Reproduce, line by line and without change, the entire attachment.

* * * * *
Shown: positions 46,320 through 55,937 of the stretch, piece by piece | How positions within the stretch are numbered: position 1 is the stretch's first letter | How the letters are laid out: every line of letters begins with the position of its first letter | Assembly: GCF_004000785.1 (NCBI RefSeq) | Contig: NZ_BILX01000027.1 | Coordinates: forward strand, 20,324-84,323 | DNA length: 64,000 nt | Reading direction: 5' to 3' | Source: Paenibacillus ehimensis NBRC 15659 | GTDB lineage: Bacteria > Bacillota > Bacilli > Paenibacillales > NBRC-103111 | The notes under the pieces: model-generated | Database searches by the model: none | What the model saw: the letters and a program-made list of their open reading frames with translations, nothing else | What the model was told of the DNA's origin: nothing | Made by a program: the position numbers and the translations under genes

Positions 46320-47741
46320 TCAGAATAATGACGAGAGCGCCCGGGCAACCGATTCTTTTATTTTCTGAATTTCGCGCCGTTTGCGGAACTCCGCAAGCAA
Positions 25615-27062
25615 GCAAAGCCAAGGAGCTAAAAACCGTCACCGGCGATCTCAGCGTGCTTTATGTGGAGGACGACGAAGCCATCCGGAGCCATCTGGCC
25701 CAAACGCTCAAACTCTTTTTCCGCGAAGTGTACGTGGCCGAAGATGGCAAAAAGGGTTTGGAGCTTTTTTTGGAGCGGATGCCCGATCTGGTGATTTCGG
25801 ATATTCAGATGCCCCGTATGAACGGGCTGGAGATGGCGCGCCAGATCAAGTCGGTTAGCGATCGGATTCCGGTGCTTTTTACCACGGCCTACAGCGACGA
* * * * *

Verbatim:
Shown: positions 46,320 through 55,937 of the stretch, piece by piece | How positions within the stretch are numbered: position 1 is the stretch's first letter | How the letters are laid out: every line of letters begins with the position of its first letter | Assembly: GCF_004000785.1 (NCBI RefSeq) | Contig: NZ_BILX01000027.1 | Coordinates: forward strand, 20,324-84,323 | DNA length: 64,000 nt | Reading direction: 5' to 3' | Source: Paenibacillus ehimensis NBRC 15659 | GTDB lineage: Bacteria > Bacillota > Bacilli > Paenibacillales > NBRC-103111 | The notes under the pieces: model-generated | Database searches by the model: none | What the model saw: the letters and a program-made list of their open reading frames with translations, nothing else | What the model was told of the DNA's origin: nothing | Made by a program: the position numbers and the translations under genes

Positions 46320-47741
46320 TCAGAATAATGACGAGAGCGCCCGGGCAACCGATTCTTTTATTTTCTGAATTTCGCGCCGTTTGCGGAACTCCGCAAGCAA
Positions 25615-27062
25615 GCAAAGCCAAGGAGCTAAAAACCGTCACCGGCGATCTCAGCGTGCTTTATGTGGAGGACGACGAAGCCATCCGGAGCCATCTGGCC
25701 CAAACGCTCAAACTCTTTTTCCGCGAAGTGTACGTGGCCGAAGATGGCAAAAAGGGTTTGGAGCTTTTTTTGGAGCGGATGCCCGATCTGGTGATTTCGG
25801 ATATTCAGATGCCCCGTATGAACGGGCTGGAGATGGCGCGCCAGATCAAGTCGGTTAGCGATCGGATTCCGGTGCTTTTTACCACGGCCTACAGCGACGA